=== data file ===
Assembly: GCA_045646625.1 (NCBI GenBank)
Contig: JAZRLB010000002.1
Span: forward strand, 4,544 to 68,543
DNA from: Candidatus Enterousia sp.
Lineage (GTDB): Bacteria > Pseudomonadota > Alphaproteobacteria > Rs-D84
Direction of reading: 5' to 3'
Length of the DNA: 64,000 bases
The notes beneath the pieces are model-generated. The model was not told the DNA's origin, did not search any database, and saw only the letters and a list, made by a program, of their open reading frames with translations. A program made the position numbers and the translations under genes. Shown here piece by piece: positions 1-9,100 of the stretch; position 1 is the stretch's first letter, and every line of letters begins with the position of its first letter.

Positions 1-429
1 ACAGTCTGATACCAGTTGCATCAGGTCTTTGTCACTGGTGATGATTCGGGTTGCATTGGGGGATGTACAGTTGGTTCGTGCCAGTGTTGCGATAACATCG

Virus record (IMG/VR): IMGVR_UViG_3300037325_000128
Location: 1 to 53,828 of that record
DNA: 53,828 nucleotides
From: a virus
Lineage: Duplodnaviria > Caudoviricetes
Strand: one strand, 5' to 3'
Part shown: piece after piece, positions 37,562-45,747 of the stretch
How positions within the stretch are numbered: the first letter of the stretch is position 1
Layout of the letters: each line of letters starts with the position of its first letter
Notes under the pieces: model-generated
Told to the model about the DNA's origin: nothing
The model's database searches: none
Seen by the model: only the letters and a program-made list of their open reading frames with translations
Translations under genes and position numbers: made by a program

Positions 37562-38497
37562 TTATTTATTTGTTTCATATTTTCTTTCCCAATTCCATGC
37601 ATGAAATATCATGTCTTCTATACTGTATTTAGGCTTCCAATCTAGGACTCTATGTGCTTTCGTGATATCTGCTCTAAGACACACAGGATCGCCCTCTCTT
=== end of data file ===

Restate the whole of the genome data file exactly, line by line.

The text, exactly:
Assembly: GCA_045646625.1 (NCBI GenBank)
Contig: JAZRLB010000002.1
Span: forward strand, 4,544 to 68,543
DNA from: Candidatus Enterousia sp.
Lineage (GTDB): Bacteria > Pseudomonadota > Alphaproteobacteria > Rs-D84
Direction of reading: 5' to 3'
Length of the DNA: 64,000 bases
The notes beneath the pieces are model-generated. The model was not told the DNA's origin, did not search any database, and saw only the letters and a list, made by a program, of their open reading frames with translations. A program made the position numbers and the translations under genes. Shown here piece by piece: positions 1-9,100 of the stretch; position 1 is the stretch's first letter, and every line of letters begins with the position of its first letter.

Positions 1-429
1 ACAGTCTGATACCAGTTGCATCAGGTCTTTGTCACTGGTGATGATTCGGGTTGCATTGGGGGATGTACAGTTGGTTCGTGCCAGTGTTGCGATAACATCG

Virus record (IMG/VR): IMGVR_UViG_3300037325_000128
Location: 1 to 53,828 of that record
DNA: 53,828 nucleotides
From: a virus
Lineage: Duplodnaviria > Caudoviricetes
Strand: one strand, 5' to 3'
Part shown: piece after piece, positions 37,562-45,747 of the stretch
How positions within the stretch are numbered: the first letter of the stretch is position 1
Layout of the letters: each line of letters starts with the position of its first letter
Notes under the pieces: model-generated
Told to the model about the DNA's origin: nothing
The model's database searches: none
Seen by the model: only the letters and a program-made list of their open reading frames with translations
Translations under genes and position numbers: made by a program

Positions 37562-38497
37562 TTATTTATTTGTTTCATATTTTCTTTCCCAATTCCATGC
37601 ATGAAATATCATGTCTTCTATACTGTATTTAGGCTTCCAATCTAGGACTCTATGTGCTTTCGTGATATCTGCTCTAAGACACACAGGATCGCCCTCTCTT